Global equity markets bucked their recent downside and managed to post positive return figures during the week. Most notably, the large capitalization Standard & Poor’s (S&P) 500 closed the week higher by 2.89% after having started the week on Monday with a loss of -2.70%. Despite that downside, the index managed to gain nearly 5% on Wednesday alone, a sizeable gain that has not been seen since 2009, before maintaining its strength through the end of the week. It was encouraging to see investors uphold the index higher following Wednesday’s upside move. Such an action implies, to us, that the near-term selling pressure may have subsided. More downside is always possible but the fundamental nature of the market, along with sentiment that has not faltered to the point where conventional wisdom may suggest, is telling us a more optimistic story. Strong upside was also evident within the domestic small capitalization market (S&P 600) where the index gained an impressive 3.85%. Broadly speaking, we remain in favor of risk assets at these levels are reassessing our underlying favored exposures.
Internationally, gains appeared more restrained as equities within developed economies gained a mere 0.44% (MSCI EAFE) and those in emerging markets closed the week higher by 0.60% (MSCI EM). Although those gains appear notably lower than the domestic equivalents, international allocations have maintained a fairly calm risk profile during the same time frame as domestic equities have captured stronger downside. This isn’t to say that they’re performing better year-to-date, because they’re not, but rather it’s a signal of where perceived risk may be stemming from. The U.S. government shutdown has certainly added a new layer of uncertainty in the mix and it appears that global market participants remain unsure as to its short-term impact. We’re keeping a close eye on developments and stand ready to take advantage of market opportunities as they become evident.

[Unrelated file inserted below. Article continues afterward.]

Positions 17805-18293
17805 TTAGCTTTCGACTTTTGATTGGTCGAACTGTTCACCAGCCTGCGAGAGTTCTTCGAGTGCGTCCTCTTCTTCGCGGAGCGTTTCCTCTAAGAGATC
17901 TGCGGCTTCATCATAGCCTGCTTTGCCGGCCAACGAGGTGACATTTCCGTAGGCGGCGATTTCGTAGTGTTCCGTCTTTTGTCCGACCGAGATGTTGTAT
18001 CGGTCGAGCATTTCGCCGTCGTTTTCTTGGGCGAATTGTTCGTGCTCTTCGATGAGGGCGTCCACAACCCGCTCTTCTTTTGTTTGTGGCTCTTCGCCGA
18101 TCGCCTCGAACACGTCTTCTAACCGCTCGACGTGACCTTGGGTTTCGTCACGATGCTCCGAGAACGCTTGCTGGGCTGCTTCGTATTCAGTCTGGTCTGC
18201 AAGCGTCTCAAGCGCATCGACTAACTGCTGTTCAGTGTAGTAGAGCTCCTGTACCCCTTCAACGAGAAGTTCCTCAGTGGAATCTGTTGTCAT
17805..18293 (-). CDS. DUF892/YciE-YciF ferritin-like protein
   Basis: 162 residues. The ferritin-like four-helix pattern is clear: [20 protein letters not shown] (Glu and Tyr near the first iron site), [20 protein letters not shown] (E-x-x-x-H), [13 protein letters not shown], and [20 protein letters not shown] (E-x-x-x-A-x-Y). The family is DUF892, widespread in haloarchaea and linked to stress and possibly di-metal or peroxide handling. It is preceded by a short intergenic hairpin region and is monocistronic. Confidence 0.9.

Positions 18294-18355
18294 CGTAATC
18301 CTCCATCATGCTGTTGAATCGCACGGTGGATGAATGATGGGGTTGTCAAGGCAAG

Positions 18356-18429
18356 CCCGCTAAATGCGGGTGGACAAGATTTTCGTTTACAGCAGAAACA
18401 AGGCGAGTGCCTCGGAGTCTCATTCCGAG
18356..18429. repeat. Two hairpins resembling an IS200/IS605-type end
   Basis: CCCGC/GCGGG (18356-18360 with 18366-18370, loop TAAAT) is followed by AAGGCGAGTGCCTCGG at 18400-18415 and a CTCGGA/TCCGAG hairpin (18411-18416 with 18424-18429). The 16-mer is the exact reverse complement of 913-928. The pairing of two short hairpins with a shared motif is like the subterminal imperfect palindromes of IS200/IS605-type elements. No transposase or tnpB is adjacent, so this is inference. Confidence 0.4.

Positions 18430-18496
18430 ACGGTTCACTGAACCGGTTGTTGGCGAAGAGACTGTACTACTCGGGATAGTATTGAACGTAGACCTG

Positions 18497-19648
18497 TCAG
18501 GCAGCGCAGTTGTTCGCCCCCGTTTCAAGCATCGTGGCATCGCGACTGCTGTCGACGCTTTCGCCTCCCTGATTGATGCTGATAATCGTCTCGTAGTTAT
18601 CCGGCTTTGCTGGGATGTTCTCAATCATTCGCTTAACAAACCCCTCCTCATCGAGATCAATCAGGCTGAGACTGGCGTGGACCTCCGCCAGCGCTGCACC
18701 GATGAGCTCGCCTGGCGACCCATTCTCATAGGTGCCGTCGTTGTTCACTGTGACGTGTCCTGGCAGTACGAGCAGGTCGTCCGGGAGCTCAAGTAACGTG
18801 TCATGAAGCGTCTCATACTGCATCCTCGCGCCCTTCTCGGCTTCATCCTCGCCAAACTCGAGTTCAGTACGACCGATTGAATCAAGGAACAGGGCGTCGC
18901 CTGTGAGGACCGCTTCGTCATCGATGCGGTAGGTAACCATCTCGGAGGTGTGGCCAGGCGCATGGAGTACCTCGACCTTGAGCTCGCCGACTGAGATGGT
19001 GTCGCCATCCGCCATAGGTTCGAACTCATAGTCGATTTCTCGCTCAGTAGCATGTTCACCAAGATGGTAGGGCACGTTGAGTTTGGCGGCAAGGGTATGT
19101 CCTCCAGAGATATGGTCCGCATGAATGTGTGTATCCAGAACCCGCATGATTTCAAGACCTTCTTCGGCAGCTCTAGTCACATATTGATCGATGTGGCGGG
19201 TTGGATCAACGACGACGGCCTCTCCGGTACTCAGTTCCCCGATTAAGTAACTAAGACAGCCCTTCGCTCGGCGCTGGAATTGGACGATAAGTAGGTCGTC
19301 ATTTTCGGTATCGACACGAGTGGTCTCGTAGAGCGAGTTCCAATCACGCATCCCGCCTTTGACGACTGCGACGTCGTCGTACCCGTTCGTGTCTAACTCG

On the fixed income front, the U.S. Barclays Aggregate Bond index remains in negative territory for the year, despite the relative positive performance during the most recent global equity market downside capture. We continue to urge caution on fixed income investments, however, even during times of equity market volatility. Our internal belief is that the return profile of investment grade fixed income holdings, over the next 3-5 years, may be one of neutral returns once accounting for inflation. Although there are short-term benefits that can help mitigate mild risk-off behaviors within equity markets, fixed income may provide the strongest long-term performance lag relative to most other investment strategies. By employing an actively managed strategy, as well as by employing multiple objective strategies, you may enhance your chances of long-term success. We believe this to be especially true for those investors with at least a 7-10-year time horizon.
Economic data releases remained light during the week with the most notable announcement being tied to sentiment. We learned that consumer confidence figures, as reported by Conference Board, fell off its highs yet it remains within an arm’s reach of previous records, despite recent global equity market volatility. We believe this to be a positive as it relates to consumer retail sales as well as other discretionary spending. Outside of sentiment, we learned that the economy experienced a drop in pending home sales greater than had been anticipated. Following recent new home sales data, as well as existing home sales, it’s possible that the housing market may be in its early stages of a more subdued growth cycle.
Investment Policy Committee:
Investment advice offered through CX Institutional, a registered investment advisor.
The opinions voiced in this material are for general information only and are not intended to provide specific advice or recommendations for any individual. To determine which investment(s) may be appropriate for you, consult your financial advisor prior to investing. All performance referenced is historical and is no guarantee of future results. All indices are unmanaged and cannot be invested into directly. The economic forecasts set forth in the presentation may not develop as predicted.